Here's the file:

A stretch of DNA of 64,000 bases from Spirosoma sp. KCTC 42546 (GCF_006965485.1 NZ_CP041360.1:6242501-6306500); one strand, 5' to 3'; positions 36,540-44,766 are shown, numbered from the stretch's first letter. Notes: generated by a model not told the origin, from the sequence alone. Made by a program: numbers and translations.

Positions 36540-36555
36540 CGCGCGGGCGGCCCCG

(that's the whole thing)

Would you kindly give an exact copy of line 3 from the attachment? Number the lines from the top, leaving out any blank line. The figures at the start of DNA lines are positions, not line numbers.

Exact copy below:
36540 CGCGCGGGCGGCCCCG